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The coming year, 2014, will be a significant time for health care policy in the United States. We will implement the Affordable Care Act (ACA), the most important event in U.S. health policy since the passage of Medicare in 1965, and before that Social Security in 1935. While some condemned this legislation for not achieving universal single payer coverage, and others as a costly mistake, the reality is that the ACA will allow 28 million working Americans to purchase affordable health insurance and therefore their expanded access to health care services. The ACA will also extend dependent coverage to age 26, prevent insurance denials because of preexisting conditions, and cover preventive services and immunizations.

While there is justifiable excitement about the ACA, it is important to remember that the relationship between health insurance, and by extension, access to health services, and improved population health as measured by morbidity and mortality statistics remains unclear. Certainly, health insurance coverage increases the quantity of health services used (Freeman, Kadiyala, Bell, & Martin, 2008). But not all health care results in improvement in overall patient outcomes. To provide just one example, rates of cesarean sections have been steadily increasing over time and now account for 32% of all births in the United States, each costing $10,000 to $20,000 more than vaginal births (Childbirth Connection, 2013). However, birth outcomes, including infant and maternal death rates in the United States are worse than those in countries like the Netherlands where cesareans account for only 14% of all live births.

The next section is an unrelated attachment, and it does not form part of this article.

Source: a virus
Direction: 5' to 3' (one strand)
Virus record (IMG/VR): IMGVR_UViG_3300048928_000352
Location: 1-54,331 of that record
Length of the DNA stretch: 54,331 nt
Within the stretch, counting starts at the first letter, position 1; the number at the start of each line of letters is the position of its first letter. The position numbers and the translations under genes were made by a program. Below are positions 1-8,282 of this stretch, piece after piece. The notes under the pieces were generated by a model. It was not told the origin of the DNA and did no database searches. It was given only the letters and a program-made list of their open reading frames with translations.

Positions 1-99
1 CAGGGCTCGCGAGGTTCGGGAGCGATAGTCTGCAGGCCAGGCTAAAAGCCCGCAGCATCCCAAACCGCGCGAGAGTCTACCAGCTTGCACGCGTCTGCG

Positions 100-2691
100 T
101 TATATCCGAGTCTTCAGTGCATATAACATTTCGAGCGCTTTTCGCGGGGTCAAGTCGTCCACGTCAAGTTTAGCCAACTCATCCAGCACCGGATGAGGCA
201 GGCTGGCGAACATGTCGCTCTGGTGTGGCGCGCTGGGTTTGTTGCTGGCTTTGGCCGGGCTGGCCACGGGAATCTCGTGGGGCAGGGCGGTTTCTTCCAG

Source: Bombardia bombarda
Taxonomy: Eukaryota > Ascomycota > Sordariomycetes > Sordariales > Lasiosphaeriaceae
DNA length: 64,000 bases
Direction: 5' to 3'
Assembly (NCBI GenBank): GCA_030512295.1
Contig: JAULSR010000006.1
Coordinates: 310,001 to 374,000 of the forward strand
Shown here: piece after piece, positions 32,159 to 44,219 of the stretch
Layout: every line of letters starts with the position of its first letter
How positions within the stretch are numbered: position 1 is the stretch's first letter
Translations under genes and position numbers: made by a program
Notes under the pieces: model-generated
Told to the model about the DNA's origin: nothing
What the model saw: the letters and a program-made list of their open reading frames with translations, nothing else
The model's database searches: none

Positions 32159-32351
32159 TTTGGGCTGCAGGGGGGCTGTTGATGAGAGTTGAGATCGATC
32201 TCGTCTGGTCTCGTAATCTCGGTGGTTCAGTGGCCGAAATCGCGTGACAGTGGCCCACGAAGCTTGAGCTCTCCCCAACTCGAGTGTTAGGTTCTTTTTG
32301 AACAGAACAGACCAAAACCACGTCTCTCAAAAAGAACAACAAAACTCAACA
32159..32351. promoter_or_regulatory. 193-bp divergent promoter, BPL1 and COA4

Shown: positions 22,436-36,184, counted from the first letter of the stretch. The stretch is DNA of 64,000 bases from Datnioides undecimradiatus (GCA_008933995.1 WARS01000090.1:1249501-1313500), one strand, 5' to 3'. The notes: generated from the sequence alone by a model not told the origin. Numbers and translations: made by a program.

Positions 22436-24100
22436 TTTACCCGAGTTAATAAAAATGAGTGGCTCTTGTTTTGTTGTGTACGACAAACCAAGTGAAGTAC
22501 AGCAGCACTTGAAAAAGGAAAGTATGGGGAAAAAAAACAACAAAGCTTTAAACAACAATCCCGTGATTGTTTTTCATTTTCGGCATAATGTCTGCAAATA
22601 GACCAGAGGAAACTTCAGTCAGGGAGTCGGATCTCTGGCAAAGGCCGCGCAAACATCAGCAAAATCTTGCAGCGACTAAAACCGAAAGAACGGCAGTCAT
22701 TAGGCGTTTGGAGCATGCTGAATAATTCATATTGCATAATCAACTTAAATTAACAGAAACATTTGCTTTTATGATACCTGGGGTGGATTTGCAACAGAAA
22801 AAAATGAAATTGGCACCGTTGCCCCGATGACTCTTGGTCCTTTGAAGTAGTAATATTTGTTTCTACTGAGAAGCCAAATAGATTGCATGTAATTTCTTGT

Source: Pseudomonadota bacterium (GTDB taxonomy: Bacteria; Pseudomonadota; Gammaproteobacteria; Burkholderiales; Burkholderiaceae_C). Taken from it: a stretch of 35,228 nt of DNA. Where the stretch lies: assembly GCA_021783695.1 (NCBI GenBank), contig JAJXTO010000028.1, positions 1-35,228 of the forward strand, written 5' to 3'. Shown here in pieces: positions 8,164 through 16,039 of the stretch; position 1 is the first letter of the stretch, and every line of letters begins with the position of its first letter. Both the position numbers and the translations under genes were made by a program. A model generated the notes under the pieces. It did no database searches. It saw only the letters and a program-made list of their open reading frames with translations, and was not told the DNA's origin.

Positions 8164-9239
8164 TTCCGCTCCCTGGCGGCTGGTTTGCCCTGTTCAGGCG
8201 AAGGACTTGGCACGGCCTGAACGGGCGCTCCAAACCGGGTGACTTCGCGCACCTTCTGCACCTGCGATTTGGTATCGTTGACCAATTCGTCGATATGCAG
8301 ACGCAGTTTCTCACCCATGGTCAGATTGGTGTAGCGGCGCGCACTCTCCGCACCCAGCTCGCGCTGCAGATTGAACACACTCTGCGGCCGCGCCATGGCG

Some researchers do not see evidence of the ACA being able to have a positive impact on overall health outcomes. Levy and Meltzer (2008) reviewed the methods and results of studies examining the impact of health insurance and suggest that the methods used in many of these studies provide results that are not generalizable to the overall population. They state that the evidence is not there to assert that increased access to health insurance will improve overall health outcomes. However, they did acknowledge the existence of several studies in specific vulnerable populations, including infants, children, and people with HIV infection that did demonstrate improved health outcomes as the result of health insurance coverage. These researchers also note that positive effects were found for specific health conditions such as control of hypertension. On the other hand, Wilper et al. (2009) came to a different, positive conclusion about the relationship between health insurance and health outcomes. In their examination of evidence from the Third National Health and Nutrition Examination Survey (NHANES), they found that those without health insurance were 1.4 times more likely to die than those with insurance coverage. These results echo those of a 1993 NHANES analysis (Franks, Clancy, & Gold, 1993).

Thinking about the different results of these studies and about the lack of access to health care services for many people in the United States leads me to several conclusions. First, when having insurance provides access to necessary health care, especially for people with chronic conditions such as HIV or hypertension, it clearly improves an individual's health. Currently, many people find it difficult or impossible to access basic health care, and many others delay seeking help because of the cost. Use of emergency rooms for routine or nonurgent care is expensive to hospitals and leaves patients with very costly bills. Under the ACA, many these people will now be able to receive the same prevention, early detection and treatment that is available for those with health insurance.